So you have a good battery but no one has mentioned testing the charging system to verify it is recharging the battery after starting the engine. You should see an indication of a problem in the form of a low reading on the "Volts" gauge on the dash or the battery light is on, but there's a more common problem with GM generators starting with the redesigned systems in 1987 models. They often develop bad diodes or a defective internal voltage regulator. Both of those are caused by the huge voltage spikes these generators develop due to their design. Those spikes can also interfere with computer sensor signals and cause weird hard-to-diagnose engine running problems. Very often your Volts gauge will read normally when the generator has one bad diode.
When one diode fails out of the six, you will lose exactly two thirds of the generator's capacity. A typical generator is designed to develop up to 90 amps. With one bad diode, all you will be able to get on a load test is 30 amps. That's not enough to run the electric fuel pump, fuel injection and ignition systems, many computers, head lights, and heater fan. The battery has to make up the difference and will slowly run down over many days and miles. Typically system voltage will still be within the acceptable range of 13.75 to 14.75 volts with the engine running, but a professional load test will show "ripple" to be very high and the generator will only develop one third of its rated capacity for current.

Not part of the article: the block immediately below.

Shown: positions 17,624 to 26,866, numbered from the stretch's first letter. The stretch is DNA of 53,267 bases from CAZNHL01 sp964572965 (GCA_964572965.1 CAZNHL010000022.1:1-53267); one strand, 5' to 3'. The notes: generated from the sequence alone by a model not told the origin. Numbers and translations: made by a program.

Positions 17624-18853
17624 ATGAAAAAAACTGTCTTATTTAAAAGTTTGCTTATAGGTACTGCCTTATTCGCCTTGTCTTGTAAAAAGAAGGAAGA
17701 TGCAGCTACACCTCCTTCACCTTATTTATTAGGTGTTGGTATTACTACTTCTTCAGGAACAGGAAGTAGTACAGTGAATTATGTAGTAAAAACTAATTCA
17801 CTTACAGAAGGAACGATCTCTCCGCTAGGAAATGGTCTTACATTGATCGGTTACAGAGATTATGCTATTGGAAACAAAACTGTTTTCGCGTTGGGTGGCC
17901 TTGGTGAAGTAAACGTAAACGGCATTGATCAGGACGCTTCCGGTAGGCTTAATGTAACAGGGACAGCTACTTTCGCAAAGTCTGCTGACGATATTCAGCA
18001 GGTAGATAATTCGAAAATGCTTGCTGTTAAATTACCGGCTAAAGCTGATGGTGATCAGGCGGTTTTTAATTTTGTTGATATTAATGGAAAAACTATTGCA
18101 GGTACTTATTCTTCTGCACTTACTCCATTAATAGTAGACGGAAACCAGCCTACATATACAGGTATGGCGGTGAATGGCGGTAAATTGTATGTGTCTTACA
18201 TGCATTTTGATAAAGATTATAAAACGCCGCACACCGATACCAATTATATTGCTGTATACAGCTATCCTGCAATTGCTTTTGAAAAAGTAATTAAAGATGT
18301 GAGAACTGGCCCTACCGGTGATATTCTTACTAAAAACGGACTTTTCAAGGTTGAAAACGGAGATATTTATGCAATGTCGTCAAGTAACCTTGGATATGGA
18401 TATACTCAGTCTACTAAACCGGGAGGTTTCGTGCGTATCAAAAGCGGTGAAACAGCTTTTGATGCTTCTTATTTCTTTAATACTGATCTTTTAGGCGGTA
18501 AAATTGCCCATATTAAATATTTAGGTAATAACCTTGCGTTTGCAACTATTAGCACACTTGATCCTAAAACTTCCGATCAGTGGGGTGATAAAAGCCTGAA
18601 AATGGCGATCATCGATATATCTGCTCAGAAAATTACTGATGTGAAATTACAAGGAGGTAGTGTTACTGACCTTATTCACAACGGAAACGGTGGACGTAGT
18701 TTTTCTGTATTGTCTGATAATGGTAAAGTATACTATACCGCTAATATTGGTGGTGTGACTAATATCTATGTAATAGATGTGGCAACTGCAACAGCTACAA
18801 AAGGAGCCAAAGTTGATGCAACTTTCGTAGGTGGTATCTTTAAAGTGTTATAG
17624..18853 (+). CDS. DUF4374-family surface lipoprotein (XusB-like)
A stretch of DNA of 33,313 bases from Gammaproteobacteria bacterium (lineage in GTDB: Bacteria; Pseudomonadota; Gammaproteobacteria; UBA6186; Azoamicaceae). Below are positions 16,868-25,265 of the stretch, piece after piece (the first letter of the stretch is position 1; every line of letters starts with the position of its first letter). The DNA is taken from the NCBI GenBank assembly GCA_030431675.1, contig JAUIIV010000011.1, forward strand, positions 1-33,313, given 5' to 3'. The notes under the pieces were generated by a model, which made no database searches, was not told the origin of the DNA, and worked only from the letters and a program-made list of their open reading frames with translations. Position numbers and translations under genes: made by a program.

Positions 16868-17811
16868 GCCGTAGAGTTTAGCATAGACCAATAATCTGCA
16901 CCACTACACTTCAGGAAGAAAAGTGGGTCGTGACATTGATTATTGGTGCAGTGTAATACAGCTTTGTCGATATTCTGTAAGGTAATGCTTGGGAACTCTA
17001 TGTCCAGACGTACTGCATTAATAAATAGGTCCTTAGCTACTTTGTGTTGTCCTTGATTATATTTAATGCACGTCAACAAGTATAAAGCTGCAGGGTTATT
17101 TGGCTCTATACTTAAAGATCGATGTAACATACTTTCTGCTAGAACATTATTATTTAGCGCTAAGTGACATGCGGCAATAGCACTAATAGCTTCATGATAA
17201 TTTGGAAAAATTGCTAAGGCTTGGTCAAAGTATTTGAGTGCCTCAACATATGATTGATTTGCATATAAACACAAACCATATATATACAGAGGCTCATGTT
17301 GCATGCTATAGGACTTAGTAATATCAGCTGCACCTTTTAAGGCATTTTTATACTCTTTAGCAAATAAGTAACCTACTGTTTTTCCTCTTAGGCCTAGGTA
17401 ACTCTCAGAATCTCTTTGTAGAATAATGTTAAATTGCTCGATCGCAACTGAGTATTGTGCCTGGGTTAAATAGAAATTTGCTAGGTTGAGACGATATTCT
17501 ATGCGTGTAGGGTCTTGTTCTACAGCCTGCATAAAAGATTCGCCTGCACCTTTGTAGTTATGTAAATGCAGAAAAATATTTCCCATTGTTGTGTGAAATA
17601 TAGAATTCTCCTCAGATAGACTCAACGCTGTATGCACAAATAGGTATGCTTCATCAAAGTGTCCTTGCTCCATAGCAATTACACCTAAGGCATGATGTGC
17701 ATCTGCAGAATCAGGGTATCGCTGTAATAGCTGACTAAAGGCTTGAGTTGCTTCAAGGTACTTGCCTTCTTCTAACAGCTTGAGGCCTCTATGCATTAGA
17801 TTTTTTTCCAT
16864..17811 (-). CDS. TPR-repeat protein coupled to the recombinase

It is real common to go through four to six replacement generators in the life of GM vehicles, but the way to reduce the number of repeat failures is to replace the battery unless it is less than about two years old. You already did that. As the battery ages, it loses its ability to dampen and absorb those harmful voltage spikes.
Start with a load test on the generator and see how much current it will produce and what the ripple voltage or level is.
Sunday, January 6th, 2013 AT 11:27 PM